The Reserve Bank of India
(RBI) recently warned of a “concentration risk” in the retail payments sector as a vast majority of the transactions were being done by a handful of digital banking giants. The central bank added it has planned to further boost competition in the booming sector to promote pan-India payment platforms and give innovation in the industry a leg up. The RBI aired its thoughts in its “Statement on Developmental and Regulatory Policies”, released in early June.
However, things may be back to square one as Indians — long used to the allure of cash — are going back to using paper currency for transactions. The euphoria of digital payments, which peaked in the months that followed the sudden and dramatic demonetisation of 80 per cent of the cash in the economy in November 2016, seems to have been short-lived in Asia’s second largest economy. This is amply visible with the currency in circulation surging to Rs 19,574 billion by June 22, from Rs 13,352 billion at the end of March 2017 and a puny Rs 9,383 billion at the end of November 2016, when demonetisation came into effect. Thus, cash became king again in India.
One of the most beneficial outcomes of demonetisation was the phenomenal surge in point-of-sale (PoS) machines. In a span of 12 months, the number of PoS terminals in the country grew to 29,00,000 terminals in September 2017, up by approximately 81 per cent, from a 16,00,000 in October 2016.
A similar hockey-stick growth curve was also witnessed in digital payments.
New technologies, coupled with demonetisation facilitated the B2B market to record exponentially high annual transaction volumes. It reinvigorated digital payments
and ignited collaboration between fintech companies and traditional banks. RBI data shows that after demonetisation, the volume of digital payments
recorded a compound annual growth rate of 55 per cent in 2016-17.
But things are worsening now. Wallet transactions are dropping as new and stringent KYC norms
put a brake on them. A 40-45 per cent drop has added to caution on the road ahead for the segment. Debit card payments raced past credit card usage in the months immediately after demonetisation accounting for about 96 per cent of all payments cards in use in the country. But with the impact of demonetisation wearing off and cash returning to the system, credit card transactions peaked to a 15-month high of Rs 443 billion, as against Rs 419 billion for debit card payments in March this year as per RBI data.
So, how do we get back on track? We start with basics first.
We need to start addressing digital payments as an independent vertical under the RBI’s regulatory gaze. Under the current model, there is heavy dependence on the sagging shoulders of the traditional banking system, which is creaking under its own set of problems related to surging non-performing assets.
Existing non-banking companies contribute a meagre 1-2 per cent to India’s digital transactions volume. The remaining 98 per cent of the business rests within the banking system and is dominated by a handful of banks. So, in a way, democratisation of payment even within the banking system has not happened yet. Therefore, there is a big need for more banks and more digital non-banks to play a bigger transactional role in a country of 1.3 billion people where only 12 per cent of the transactions are digitised at present.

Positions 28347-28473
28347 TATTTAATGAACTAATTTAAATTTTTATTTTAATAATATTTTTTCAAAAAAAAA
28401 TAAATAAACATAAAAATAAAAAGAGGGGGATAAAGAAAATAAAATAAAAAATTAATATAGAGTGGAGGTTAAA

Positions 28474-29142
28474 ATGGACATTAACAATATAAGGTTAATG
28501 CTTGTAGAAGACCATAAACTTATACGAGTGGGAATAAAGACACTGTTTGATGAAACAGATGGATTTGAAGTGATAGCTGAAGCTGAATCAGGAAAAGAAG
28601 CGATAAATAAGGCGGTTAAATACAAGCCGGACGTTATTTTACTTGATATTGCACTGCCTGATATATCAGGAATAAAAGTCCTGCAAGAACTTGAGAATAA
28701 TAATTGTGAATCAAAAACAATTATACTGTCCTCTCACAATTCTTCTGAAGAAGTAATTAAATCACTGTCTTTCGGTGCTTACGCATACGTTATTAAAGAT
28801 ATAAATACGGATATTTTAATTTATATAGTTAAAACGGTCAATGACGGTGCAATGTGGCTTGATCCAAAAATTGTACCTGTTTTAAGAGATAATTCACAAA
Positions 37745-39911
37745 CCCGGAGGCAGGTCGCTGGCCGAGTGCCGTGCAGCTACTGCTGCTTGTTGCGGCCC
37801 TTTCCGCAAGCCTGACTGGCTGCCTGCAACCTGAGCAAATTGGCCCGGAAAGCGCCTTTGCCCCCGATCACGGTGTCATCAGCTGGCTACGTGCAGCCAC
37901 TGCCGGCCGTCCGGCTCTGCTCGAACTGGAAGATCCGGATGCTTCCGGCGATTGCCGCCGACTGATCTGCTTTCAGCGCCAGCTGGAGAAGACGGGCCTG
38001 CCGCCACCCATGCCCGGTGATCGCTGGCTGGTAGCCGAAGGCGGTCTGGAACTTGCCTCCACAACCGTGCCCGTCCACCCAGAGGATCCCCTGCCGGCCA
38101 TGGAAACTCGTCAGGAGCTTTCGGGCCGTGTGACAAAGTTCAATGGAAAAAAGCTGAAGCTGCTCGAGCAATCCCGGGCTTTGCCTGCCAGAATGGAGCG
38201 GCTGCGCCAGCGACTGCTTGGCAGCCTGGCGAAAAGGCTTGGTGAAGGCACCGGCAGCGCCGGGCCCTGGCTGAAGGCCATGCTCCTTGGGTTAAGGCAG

Digital payments are treated exactly the way the banking industry is dealt with. There is a fundamental flaw of mixing regulations related to banking with payments. India is missing the digital bus as a huge opportunity of converting nearly 90 per cent cash payments into online is being let go off. We need more players and we need better regulation.
Beyond the banking sector, there are just a handful of players who are minimally empowered to serve the mass market. The irony lies in the fact that despite this mammoth opportunity, the current small size of market may be unviable for the existing players and yet the government is inviting new competition.
In view of the sheer market potential, payments need to be treated separately. We need to understand that payments is a commerce activity and hence cannot be treated on par with banking. Besides, low-value digital commerce should be treated on par with cash transactions, thereby evading revenue losses for the sector.
To achieve all of this, the RBI needs to create a new institutional framework. The payments industry needs an expert institution focused on driving the national agenda of going digital. This framework requires an integrated payment service model — an entity that could come from the banking or the non-banking industry. This, in turn, will create a fresh breeding ground for new competition and talent across all stakeholders. This institution should focus its undivided attention on boosting digital payments as a core activity. It shouldn’t work in silos but be an integrated assembly capable of offering local and global transactions for payments and remittances, both inward and outward.
Such a mini-regulator, powered by a fully inter-operable framework for issuing and acquiring merchants, will help create a sustainably serviceable business model. This will foster growth and incubate competition while offering world-class digitisation in retail payments.
The need of the hour is to hedge boundaries around the complexities of the regulatory system, making it simple for new participants to get up and run quickly. The RBI’s stance on encouraging competition is an opportunity to design a brand new regulatory framework that helps bring in advanced players and catalyses a new growth phase in the sector.
The author is chairman emeritus, Payments Council of India